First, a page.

Ciguatera Food Poisoning
AN EMERGING RISK IN THE EUROPEAN UNION
Ciguatera food poisoning (CFP) is a type of food poisoning associated with the consumption of seafood with an estimate number of 20,000–500,000 poisonings per year worldwide. Ciguatera is endemic in tropical and subtropical regions of the world. Isolated outbreaks have occurred sporadically but with an increasing frequency in temperate areas such as Europe.
This seafood-borne illness is typically caused by the consumption of fish that have accumulated ciguatoxins in their flesh. Ciguatoxins are produced by benthic dinoflagellates from the genus Gambierdiscus spp. that represents a key aspect in studies of harmful algae in recent years due to the danger to human health.
Consumers eating affected fish can suffer from a range of symptoms including gastrointestinal, cardiovascular and neurological effects. There is no cure for this toxin, although treatments are available. Some people are affected with health problems for years after the intoxication. Besides, epidemiological studies indicate that less than 10 % of actual cases are ever reported. In general, under-diagnosis and under-reporting make it difficult to know the true worldwide incidence of the diseases related to marine toxins.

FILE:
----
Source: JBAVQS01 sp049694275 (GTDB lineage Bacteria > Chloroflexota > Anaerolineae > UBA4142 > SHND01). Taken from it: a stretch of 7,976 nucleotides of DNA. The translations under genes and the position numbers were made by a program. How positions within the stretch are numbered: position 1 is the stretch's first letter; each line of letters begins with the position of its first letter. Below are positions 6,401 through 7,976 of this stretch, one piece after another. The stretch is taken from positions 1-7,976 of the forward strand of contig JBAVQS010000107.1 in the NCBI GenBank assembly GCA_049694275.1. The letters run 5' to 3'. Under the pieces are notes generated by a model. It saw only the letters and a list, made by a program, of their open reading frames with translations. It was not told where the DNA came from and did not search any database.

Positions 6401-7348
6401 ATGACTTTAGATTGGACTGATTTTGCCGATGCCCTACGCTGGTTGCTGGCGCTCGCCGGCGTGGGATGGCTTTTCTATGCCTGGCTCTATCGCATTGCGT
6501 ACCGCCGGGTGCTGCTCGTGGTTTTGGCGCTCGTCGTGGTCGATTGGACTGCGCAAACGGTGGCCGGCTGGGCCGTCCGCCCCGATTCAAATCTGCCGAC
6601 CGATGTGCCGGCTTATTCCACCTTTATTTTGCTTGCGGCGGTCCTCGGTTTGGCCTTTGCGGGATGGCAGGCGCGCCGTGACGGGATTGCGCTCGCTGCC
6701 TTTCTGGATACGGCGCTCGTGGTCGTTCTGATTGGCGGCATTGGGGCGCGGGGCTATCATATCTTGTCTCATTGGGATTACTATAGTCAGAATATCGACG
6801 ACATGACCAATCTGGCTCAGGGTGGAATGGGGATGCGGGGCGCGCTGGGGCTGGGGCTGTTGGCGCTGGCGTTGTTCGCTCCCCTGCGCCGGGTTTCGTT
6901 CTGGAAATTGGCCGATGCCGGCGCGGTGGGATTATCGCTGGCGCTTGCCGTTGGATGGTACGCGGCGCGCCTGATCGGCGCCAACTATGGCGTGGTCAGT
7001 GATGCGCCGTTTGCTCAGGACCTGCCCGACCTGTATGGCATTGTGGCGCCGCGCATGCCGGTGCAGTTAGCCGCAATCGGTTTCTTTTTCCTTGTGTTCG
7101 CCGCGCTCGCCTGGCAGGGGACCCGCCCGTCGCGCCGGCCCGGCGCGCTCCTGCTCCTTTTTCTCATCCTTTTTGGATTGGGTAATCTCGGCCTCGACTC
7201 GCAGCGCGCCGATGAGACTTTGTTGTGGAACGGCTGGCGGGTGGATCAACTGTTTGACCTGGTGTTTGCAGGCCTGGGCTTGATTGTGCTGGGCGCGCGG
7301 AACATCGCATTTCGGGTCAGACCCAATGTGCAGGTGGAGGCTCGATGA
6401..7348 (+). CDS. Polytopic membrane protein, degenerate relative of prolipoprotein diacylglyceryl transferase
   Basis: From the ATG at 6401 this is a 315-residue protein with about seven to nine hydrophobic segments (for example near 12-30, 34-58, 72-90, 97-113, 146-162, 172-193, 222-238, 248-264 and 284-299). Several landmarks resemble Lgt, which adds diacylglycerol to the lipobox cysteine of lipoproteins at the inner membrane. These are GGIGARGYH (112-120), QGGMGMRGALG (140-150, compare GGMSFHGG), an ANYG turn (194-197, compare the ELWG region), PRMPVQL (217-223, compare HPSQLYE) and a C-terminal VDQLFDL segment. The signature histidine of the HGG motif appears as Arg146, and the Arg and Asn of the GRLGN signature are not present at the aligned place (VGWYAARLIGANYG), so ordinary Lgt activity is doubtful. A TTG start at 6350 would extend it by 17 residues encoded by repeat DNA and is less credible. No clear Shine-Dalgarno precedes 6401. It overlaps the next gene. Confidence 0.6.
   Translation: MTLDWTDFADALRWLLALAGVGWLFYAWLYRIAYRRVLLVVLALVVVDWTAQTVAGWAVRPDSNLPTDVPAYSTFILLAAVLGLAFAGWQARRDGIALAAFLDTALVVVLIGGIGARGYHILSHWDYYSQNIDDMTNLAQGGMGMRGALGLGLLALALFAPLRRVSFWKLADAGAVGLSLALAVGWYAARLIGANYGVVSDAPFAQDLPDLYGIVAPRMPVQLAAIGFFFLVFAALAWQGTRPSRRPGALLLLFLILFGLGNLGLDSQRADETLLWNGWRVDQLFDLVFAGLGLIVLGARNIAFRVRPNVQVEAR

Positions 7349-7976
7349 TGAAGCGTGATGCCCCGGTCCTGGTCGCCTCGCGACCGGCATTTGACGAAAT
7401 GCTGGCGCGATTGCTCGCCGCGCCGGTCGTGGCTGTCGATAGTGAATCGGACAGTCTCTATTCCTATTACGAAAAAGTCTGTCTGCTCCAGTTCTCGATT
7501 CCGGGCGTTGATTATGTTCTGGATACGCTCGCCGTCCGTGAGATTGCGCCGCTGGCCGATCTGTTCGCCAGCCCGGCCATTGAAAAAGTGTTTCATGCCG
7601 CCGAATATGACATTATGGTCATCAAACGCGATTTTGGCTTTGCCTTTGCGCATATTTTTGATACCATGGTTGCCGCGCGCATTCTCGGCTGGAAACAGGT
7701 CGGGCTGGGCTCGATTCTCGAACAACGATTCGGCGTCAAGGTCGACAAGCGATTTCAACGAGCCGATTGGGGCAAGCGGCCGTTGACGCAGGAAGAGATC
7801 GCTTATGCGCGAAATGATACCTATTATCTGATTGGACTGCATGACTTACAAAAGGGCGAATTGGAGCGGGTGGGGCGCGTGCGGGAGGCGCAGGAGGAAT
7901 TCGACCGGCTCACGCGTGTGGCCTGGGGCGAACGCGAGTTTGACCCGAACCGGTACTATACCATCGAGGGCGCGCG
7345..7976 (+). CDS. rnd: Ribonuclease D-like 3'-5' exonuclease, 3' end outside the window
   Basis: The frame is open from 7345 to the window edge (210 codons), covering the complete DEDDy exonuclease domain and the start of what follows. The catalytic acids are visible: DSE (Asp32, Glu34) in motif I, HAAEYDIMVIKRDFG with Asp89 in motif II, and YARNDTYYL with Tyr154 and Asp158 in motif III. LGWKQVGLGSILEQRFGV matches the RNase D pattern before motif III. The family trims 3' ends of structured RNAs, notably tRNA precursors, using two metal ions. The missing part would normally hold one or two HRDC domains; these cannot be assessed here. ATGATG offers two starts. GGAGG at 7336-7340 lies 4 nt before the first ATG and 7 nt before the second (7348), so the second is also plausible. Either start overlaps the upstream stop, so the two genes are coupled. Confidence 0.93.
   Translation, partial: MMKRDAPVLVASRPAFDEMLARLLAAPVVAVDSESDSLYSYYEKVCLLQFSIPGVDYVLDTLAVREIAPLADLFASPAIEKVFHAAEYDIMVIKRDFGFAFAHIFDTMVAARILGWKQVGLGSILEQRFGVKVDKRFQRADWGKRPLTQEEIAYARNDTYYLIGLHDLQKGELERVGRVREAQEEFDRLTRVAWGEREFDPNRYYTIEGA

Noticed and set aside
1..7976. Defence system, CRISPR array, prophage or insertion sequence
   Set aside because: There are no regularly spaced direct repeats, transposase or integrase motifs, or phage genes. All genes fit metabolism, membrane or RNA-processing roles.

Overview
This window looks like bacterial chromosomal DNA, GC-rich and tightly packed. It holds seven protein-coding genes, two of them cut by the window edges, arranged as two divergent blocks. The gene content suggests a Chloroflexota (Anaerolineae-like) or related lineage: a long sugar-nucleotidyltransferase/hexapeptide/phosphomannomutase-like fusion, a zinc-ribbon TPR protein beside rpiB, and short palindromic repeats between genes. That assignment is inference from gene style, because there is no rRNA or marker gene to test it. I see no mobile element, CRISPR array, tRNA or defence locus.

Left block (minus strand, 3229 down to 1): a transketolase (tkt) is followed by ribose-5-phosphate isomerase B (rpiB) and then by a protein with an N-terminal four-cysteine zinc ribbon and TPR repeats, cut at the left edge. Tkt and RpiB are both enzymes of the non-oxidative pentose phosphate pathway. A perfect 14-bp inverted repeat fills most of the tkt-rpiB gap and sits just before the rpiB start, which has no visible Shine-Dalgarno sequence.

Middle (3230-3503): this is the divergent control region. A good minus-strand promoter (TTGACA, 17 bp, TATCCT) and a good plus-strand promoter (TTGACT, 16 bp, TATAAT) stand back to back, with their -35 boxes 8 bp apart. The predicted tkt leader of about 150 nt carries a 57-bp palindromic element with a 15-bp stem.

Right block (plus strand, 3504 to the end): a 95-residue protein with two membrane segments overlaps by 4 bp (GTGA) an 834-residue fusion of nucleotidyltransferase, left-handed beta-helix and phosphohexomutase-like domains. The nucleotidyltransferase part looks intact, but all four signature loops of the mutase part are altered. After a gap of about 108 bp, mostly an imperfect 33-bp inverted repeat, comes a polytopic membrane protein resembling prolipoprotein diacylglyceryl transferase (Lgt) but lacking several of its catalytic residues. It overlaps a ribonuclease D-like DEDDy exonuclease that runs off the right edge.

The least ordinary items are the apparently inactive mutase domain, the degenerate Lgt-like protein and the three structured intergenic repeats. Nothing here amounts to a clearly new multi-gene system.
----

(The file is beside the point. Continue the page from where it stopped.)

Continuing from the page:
In Europe, autochthonous ciguatera food poisoning (CFP) outbreaks have been reported in Spain (Canary Islands) and in Portugal (Madeira). In Spain an outbreak occurred in 2004 associated with consumption of amberjack fish (Seriola spp.) captured in Canarian waters. The epidemiological Surveillance System for Ciguatera poisoning in the Canary Islands recorded 11 indigenous outbreaks of ciguatera food poisoning between 2008 and 2014, accounting for 96 cases. In the case of Madeira, an outbreak of ciguatera was reported in 2008, due to consumption of amberjack fish (Seriola spp.) caught in local waters. Furthermore, some studies have identified the presence of Gambierdiscus spp. in waters surrounding the Canary Islands, Madeira and in the Mediterranean, but there are still many gaps in knowledge regarding their prevalence as well as the type of toxin they produce, among others. These new findings suggest the ciguatera is becoming an increasing risk for European countries.